STUART MINICK has a pipe dream. He has spent the past 25 years working as a butcher, ending up as the head of the retail division of one of the biggest organic meat producers in England. But he gave it up recently to try something different.
"I have this pipe dream of me going to St Andrews University, but the more I talk to people about it the less of a pipedream it seems," says Mr Minick, who is currently doing an access course at Elmwood College in Cupar, Fife, and wants to do a history degree at Prince William's alma mater.
"It is daunting, especially for a dumb butcher like me, but I've always been a bit of an anorak about history."
Earlier this month, Mr Minick went on a visit to St Andrews as part of a transitions access project, set up by the Scottish Wider Access Partnership (Swap East), the universities of St Andrews, Abertay and Dundee and the FE colleges in the region. The visit was organised as part of a drive to make the transition to higher education easier for mature students and was funded by the Fife and Tayside Wider Access Regional Forum.
More than 60 students from further education colleges in the east of Scotland joined Mr Minick on the visit.
"The whole project is aimed at demystifying higher education and encouraging mature students to make informed choices about which university to attend," says Fraser Keir, the director of Scottish recruitment and access at St Andrews University.
The visit was the first of three, co-ordinated by Iain Luke from Swap East, and was followed this week by a second to Abertay and Dundee universities.
The third visit will take place in December and will be an abridged version of the first two for those unable to make the two-day visits.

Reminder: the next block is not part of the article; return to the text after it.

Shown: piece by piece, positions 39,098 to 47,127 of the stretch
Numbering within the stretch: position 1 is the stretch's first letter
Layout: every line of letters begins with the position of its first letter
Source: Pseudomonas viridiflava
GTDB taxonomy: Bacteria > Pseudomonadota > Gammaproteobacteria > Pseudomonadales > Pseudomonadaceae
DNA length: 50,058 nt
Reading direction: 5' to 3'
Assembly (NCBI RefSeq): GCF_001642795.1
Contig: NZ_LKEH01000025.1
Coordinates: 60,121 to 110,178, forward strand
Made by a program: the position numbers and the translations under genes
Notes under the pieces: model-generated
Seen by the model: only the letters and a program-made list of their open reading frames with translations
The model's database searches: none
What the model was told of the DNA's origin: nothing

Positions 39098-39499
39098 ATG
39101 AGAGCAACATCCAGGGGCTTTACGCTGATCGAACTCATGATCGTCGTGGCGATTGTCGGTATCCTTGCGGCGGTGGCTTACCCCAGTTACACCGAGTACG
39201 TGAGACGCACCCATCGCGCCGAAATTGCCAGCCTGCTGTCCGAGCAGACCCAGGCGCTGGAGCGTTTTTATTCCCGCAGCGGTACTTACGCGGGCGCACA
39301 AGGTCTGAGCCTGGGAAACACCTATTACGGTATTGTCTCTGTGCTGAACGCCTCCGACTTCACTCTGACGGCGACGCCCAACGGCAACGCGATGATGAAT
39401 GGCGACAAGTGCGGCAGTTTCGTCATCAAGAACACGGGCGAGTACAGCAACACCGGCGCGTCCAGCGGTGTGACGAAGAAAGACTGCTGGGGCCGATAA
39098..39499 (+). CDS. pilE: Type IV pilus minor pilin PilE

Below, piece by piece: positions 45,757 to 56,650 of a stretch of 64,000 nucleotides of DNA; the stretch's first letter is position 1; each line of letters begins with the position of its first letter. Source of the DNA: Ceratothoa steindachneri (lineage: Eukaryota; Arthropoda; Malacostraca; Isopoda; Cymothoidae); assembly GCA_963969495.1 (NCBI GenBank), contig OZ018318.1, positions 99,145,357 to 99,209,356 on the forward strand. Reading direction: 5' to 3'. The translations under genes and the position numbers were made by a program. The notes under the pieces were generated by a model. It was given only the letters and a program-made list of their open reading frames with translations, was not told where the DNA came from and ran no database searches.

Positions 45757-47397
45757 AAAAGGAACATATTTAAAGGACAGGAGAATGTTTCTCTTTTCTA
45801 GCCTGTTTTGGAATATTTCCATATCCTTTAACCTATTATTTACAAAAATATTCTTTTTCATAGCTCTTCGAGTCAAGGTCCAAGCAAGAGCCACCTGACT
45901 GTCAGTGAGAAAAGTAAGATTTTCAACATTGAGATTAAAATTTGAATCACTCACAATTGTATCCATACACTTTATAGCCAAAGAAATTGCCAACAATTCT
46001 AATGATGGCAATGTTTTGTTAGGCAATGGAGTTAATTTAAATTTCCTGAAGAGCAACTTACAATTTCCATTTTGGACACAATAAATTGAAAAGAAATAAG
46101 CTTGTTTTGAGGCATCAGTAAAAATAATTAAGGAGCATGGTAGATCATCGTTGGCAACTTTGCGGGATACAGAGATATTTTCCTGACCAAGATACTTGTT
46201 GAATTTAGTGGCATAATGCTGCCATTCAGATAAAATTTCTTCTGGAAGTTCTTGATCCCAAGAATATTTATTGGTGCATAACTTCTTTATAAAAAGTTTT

Then, in February, students will be able to shadow existing university students for a day as they attend tutorials and lectures.
The trips are about more than just showing the students inside a university.
"For many of these students the thought of going to university will have never occurred to them," explained Mr Luke. "We created this programme for those who wish to make the transition from college to university."
The visit to St Andrews included a session on how to choose the right university, how to write an effective UCAS personal statement, and guidance on finance, time management and planning.
The students also attended a seminar on good listening skills and effective note-taking, before going to a lecture. The visit concluded with a recap to help students pick up on the most important and relevant points made during the lecture.
"University was like a big scary monster, but the visit gave me a real feel for the place and lessened some of the fear," says Mr Minick, who received an enthusiastic welcome from those at St Andrews.
"The seminars were really helpful. The session on UCAS personal statements was given by the person who reads all the applications to St Andrews. It was like having it from the horse's mouth."
During the second part of the programme, on the visit to Abertay and Dundee univer-sities, the students attended tutorials in smaller groups to give an insight into how university courses are delivered.
"A similar programme has been running in Edinburgh for the past three years," said Mr Luke, "and we wanted to create the same for mature students in the Dundee and Fife area.
"We've had very positive feedback so far. We want to make this a regular event every year."